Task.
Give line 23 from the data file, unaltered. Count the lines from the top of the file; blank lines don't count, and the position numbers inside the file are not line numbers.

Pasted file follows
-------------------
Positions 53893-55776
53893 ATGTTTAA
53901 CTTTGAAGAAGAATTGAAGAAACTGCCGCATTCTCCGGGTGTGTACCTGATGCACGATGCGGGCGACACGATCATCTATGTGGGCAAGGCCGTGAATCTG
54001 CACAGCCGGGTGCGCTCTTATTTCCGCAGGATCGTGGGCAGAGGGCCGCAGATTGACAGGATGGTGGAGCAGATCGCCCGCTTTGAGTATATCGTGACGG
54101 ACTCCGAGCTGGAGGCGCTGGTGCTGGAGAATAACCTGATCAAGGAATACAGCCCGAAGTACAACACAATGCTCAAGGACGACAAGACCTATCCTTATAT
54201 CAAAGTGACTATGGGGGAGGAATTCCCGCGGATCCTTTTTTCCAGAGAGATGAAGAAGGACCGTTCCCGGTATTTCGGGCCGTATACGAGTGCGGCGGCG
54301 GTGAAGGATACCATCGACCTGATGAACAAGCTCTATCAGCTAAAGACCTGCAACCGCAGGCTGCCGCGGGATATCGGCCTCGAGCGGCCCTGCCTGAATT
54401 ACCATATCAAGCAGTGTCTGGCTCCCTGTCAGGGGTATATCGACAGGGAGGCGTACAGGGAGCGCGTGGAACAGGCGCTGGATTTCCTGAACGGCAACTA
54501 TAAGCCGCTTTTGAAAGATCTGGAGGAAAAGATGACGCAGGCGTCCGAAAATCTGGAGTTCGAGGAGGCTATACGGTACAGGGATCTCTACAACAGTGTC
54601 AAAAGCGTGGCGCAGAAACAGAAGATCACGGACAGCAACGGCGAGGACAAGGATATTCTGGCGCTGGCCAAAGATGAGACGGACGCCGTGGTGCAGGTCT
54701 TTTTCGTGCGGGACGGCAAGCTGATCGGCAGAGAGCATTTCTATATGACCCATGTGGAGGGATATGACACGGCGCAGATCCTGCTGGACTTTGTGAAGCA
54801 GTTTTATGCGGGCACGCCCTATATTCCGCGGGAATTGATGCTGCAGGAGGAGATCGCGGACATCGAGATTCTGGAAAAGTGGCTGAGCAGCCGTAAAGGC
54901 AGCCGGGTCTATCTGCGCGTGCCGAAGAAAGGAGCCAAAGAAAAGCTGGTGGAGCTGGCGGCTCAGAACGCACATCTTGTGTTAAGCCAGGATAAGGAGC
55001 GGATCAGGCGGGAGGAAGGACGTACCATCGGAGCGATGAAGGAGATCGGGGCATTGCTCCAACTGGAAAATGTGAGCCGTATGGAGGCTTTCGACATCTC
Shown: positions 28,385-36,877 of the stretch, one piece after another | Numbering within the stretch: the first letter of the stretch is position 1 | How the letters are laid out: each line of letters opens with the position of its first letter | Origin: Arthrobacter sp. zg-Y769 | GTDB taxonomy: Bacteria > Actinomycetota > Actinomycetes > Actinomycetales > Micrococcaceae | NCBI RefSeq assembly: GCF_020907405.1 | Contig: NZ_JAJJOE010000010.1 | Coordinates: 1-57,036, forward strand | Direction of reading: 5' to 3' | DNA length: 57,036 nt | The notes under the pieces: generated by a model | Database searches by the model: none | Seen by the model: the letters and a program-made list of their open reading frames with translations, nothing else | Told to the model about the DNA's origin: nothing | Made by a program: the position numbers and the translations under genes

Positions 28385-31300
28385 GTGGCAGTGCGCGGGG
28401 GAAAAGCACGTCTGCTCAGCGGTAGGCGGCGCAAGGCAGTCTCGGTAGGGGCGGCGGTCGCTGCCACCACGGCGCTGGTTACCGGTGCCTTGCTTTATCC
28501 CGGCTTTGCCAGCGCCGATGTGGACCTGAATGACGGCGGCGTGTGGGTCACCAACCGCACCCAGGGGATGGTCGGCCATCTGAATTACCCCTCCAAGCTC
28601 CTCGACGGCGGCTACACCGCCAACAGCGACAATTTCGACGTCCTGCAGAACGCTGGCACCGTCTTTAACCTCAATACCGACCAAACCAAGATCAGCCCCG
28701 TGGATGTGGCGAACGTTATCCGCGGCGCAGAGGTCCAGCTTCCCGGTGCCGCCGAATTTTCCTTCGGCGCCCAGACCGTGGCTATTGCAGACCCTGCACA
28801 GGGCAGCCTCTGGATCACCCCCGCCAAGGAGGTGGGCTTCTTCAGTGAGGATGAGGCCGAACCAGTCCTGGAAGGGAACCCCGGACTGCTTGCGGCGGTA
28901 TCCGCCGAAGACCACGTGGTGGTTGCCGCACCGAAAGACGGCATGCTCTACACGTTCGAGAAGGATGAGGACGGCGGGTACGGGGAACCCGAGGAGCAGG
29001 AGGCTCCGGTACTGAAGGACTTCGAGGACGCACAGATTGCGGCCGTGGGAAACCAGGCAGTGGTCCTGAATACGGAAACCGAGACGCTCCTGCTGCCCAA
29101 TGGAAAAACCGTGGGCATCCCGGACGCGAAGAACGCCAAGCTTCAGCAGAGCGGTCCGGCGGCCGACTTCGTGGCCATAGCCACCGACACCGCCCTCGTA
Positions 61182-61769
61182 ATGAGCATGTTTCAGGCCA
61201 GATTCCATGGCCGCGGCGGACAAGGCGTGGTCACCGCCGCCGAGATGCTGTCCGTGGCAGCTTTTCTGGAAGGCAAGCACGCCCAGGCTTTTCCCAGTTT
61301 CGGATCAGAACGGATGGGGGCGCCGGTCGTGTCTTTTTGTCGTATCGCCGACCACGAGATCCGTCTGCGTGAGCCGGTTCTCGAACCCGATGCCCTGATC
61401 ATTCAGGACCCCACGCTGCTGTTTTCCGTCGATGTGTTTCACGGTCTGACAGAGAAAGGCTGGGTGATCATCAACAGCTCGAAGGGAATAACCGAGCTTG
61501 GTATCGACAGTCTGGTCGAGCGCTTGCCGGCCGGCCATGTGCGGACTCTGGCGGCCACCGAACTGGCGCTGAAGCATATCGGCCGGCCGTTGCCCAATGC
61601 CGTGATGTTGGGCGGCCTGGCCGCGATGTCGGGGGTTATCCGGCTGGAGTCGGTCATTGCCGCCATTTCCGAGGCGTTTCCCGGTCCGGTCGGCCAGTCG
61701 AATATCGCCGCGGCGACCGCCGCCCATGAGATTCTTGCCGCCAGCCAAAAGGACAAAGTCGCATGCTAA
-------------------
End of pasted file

28901 TCCGCCGAAGACCACGTGGTGGTTGCCGCACCGAAAGACGGCATGCTCTACACGTTCGAGAAGGATGAGGACGGCGGGTACGGGGAACCCGAGGAGCAGG